IDAHO FALLS — Fighting those who threaten your network’s security at home, or in your business start with education.
Eastern Idaho Technical College is now the second school in the state to offer an associates degree in Cyber Security. The College of Western Idaho offers a similar program. Division Manager for business, office and technology, Leslie Jernberg said EITC has been working with advisory committees to get a full blown cyber security curriculum for some time.
“It was a natural thing for us to look to evolve our regular computer networking program into a cyber security program, lots of jobs out there,” Jernberg said. “Across the industry we’re finding the demand for highly skilled cyber security skills is increasing.”
EITC has been offering computer networking courses for 23 years and the cyber security classes will be added to the mix. The networking program only takes 20 students, but by next spring it will be doubling it’s enrollment space.
Students will be required to take one year of computer networking courses, and then apply for the cyber security program to receive an associates degree of applied science in information assurance and cyber security. EITC will continue to offer its regular two year computer networking course.
Jernberg said the industry for cybersecurity is booming especially in the immediate area.
“It just provides more opportunity for high-wage, high-demand jobs. This is becoming quite a technology area in eastern Idaho and so we want to fill that talent pipeline with students that are ready to take on those kinds of jobs,” Jernberg says.
The Idaho National Laboratory’s cyber security analyst Lee Kerns said the basic concepts behind cyber security actually apply across all industries.
“We’re starting to see that where cyber security is having and impact in health care and financial sectors as well as government and transportation and really all aspects of our lives there’s really a cyber security component these days,” Kerns said. “Across all industries we’re finding the demand for highly skilled cyber security professionals is increasing.”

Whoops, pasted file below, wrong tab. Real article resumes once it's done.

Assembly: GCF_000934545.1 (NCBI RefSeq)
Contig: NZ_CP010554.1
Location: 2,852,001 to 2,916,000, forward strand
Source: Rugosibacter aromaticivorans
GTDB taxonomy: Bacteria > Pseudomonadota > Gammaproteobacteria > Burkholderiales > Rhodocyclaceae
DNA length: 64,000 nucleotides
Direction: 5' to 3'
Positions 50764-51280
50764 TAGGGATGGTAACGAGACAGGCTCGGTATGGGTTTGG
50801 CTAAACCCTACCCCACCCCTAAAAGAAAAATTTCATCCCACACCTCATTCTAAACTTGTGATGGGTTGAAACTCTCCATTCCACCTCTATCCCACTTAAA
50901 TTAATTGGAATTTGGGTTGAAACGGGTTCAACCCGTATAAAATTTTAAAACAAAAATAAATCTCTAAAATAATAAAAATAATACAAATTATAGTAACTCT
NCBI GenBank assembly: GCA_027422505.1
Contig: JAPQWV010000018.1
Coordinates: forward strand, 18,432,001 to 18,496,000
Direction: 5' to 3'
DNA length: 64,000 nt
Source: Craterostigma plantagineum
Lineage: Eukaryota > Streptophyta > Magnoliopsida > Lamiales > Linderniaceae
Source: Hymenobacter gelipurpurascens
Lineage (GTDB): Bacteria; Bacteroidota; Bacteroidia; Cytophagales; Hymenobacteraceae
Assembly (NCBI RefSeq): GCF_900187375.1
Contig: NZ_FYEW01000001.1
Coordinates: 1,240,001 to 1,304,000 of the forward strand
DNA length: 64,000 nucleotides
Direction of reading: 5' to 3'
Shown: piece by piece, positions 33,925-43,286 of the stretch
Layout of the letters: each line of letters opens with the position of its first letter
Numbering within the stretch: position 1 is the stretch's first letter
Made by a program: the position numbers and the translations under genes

Computer networking technology instructor Donald Casper said the learning about digital protection is vital because hackers are attempting to infiltrate networks of all kinds on a daily basis.
“Everybody’s getting hit. It only takes a few seconds after you plug your computer in to the network and the bad guy knows your there,” Casper said “I have gone back in the IT department here and looked at the logs, looked at the scans they do of the network and see the hundreds of times everyday that somebody tries to break the firewall here at the college.”
Jernberg said this August the college will begin hosting night classes called practical programming and digital forensics. She said cyber security experts will be instructing the courses and students may still apply. Jernberg says the easiest way to be accepted into the course is if the applicant holds a degree in computer networking, or if they submit a resume showing they are currently working in the networking field. Jernberg said a foundation knowledge is required for the course.
The cyber security courses will be held in the next academic spring semester beginning January 2018.
“There’s a lot of education that goes with cyber security, a lot of things that regular people can do to keep themselves from being vulnerable and those are things that we want to be training on as much as we want to be training on how do keep your business secure and your private information private,” Jernberg said.
Nate Eaton, EastIdahoNews.com